How is it possible to trust a digital currency in a world where any and all shared information can be forged and manipulated? This is a question that every beginner in the world of cryptocurrencies asks before starting to invest. The fact that bitcoin is a decentralized digital currency, that is, it is not controlled by a central authority, contributes to this new currency finding hesitation in its use. Hence the existence of the Blockchain. A shared and immutable ledger that contains a record of every bitcoin that exists and every bitcoin transaction ever performed. Publicly available on the internet, bringing more security, transparency, efficiency and confidence to this new technology.
Let's better understand how Blockchain works and how this innovation allows tracking of cryptocurrencies:
The database on the Blockchain is public, all network participants have access to its immutable transaction record. All the people that are connected create a worldwide network where there is no central computer. The Blockchain network is made up of miners who lend computing power verifying and recording transactions on the block, receiving rewards in digital coins for making the network more secure. For a transaction to be validated, the majority (50%+1) of the network must agree that the transaction is legitimate and correct. The name of this is the Blockchain network consensus. In the case of Bitcoin, consensus is measured across computers connected to the network.
When verified, this transaction is included in a small block, along with thousands of other transactions. These small transaction blocks are grouped into a larger block and form a chain of blocks (hence the name: Blockchain). This is given a unique, unchanging number, like a fingerprint, known as a hash.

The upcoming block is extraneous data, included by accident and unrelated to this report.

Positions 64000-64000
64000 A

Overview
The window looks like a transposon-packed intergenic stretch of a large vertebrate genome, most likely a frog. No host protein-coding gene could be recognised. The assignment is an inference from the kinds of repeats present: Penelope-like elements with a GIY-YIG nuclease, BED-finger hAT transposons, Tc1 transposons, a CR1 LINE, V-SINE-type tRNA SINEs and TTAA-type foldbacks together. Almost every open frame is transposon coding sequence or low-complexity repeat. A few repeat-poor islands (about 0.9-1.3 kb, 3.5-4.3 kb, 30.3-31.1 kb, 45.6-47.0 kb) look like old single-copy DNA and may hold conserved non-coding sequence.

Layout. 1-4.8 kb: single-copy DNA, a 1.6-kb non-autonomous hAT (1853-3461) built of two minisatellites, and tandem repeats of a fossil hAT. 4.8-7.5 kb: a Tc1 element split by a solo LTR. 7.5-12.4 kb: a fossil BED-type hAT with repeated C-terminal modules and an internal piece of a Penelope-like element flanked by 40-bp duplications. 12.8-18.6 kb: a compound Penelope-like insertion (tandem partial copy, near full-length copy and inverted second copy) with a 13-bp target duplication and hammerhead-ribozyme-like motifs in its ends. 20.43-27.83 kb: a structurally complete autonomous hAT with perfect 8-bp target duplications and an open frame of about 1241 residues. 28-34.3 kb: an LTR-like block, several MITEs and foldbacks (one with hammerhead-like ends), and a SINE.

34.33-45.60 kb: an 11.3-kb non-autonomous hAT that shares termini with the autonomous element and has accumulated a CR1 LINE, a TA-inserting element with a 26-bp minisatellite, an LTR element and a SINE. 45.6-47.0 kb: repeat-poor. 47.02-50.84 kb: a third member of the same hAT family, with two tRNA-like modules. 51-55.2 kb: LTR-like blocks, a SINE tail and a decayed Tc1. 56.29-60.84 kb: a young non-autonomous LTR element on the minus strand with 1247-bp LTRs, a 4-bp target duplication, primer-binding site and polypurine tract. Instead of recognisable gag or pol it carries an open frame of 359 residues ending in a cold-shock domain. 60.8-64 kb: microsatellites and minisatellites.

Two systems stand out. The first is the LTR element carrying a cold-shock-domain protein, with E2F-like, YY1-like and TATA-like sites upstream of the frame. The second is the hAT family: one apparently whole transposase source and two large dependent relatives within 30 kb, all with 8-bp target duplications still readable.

To simplify, imagine a puzzle, where each piece has a unique code and each new bitcoin transaction gives rise to another new piece. Each piece takes into account the code (hash) of the previous piece, so the pieces can fit together. This way, if a code is changed, all front part codes need to be recalculated to make the chain valid again.
Hash is, thus, the first Blockchain security tool. The second is proof of work. This mechanism slows down the creation of new blocks. In the case of bitcoin, it takes 10 minutes to calculate the required proof of work and then add a new block to the chain. This mechanism makes it very difficult to tamper with the blocks, since, if a block is changed, all the blocks in front of it will also be altered, recalculating the proof-of-work of each one of them.
Therefore, Blockchain contains the record of each existing bitcoin and each transaction ever performed. In other words, it is practically impossible to forge or manipulate bitcoin.
In short, Blockchain is an open, public and transparent, secure technology that, through the internet, gives people access to a global ecosystem, independent of government control. This makes the technology ideal for recording information that requires trust, such as in the case of bitcoin and other crypto transactions.